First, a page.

Poison ivy

  • Toxicodendron radicans


Nest coverSummer coverEscape coverFood
Poison ivy patch

This "quail's eye view" of a poison ivy patch exemplifies good summer thermal and escape cover. Note that there is no mat of sod in the understory to inhibit movement or foraging.

Scott Sudkamp, Missouri Department of Conservation


Poison ivy leaves

Poison ivy leaves consist of three leaflets with a shiny surface. The central leaflet stalk is 1/2 to 1-3/4 inches long. Leaflets have pointed tips.

Missouri Department of Conservation

Poison ivy fruits

Poison ivy fruits look like grape clusters. Individual fruits are creamy white, round, and about 1/4 inch across. While poison ivy produces an intense allergic reaction in most people, wildlife are not affected. Many species use this plant for food and cover. Examination by the authors of the crop from a single quail harvested in Oklahoma revealed more than 80 poison ivy berries that had been consumed.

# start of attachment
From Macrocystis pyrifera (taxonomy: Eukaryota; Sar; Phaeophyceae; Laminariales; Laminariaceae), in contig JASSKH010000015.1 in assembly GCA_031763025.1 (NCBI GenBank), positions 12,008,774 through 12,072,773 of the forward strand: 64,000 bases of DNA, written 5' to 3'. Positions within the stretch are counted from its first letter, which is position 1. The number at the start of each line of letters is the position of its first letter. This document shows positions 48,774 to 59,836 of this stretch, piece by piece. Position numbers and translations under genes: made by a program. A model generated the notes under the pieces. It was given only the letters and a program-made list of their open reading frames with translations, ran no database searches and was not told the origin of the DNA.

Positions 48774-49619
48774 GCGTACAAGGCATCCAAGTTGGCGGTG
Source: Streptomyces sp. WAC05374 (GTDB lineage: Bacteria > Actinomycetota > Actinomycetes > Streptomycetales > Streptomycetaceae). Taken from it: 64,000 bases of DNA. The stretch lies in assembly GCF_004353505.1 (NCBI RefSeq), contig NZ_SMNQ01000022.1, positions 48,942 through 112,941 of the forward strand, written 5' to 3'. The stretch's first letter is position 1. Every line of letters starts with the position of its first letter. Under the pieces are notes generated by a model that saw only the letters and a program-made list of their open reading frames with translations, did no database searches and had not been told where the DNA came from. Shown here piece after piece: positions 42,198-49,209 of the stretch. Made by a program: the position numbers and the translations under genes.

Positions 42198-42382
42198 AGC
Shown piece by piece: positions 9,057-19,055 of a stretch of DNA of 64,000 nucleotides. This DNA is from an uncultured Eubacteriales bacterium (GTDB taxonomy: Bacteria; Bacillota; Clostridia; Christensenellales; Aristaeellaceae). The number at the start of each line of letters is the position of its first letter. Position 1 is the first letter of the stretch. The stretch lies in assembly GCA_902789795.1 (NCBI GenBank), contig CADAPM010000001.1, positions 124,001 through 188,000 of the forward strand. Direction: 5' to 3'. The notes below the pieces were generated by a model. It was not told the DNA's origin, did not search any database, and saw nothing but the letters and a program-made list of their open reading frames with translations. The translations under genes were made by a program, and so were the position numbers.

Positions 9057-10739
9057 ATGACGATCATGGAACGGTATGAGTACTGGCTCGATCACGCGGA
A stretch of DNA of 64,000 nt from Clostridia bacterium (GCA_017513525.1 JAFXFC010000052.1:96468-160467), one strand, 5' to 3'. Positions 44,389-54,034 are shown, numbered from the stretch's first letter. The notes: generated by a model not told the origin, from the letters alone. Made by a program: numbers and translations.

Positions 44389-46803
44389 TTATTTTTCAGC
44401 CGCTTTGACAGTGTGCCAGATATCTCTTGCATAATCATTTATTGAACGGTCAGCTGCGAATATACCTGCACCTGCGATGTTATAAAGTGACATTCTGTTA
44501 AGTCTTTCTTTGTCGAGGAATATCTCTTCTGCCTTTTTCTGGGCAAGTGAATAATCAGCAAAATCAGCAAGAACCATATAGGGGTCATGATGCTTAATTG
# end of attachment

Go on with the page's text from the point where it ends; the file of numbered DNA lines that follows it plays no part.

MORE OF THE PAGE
Missouri Department of Conservation


Poison ivy is a vine that can grow up to 60 feet high, trailing or climbing by aerial roots. It can also grow as a low, upright shrub. This species is often identified by alternate leaves with three oval to lance-shaped leaflets with a pointed tip. The leaves turn brilliant shades of red, orange and yellow in the fall. The flowers are greenish white and grow in clusters 1 to 4 inches long on new growth of stems. Creamy white fruits are globe-shaped, about 1/4 inch across and grow in grapelike clusters. The entire plant contains a poisonous oil that produces an intense skin irritation for humans who come in contact with it.

Use by bobwhites

Despite the hazard it presents to unwary hikers and gardeners, poison ivy is desirable as a favorite food of bobwhites. In areas where the plant is abundant, it is not uncommon to find quail crops full of poison ivy berries. Quail commonly locate nests in association with woody vines such as poison ivy. Dense stands can provide escape cover.